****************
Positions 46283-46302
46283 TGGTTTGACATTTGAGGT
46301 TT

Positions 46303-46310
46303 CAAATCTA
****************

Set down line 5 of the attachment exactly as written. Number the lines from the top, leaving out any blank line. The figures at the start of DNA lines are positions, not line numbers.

46303 CAAATCTA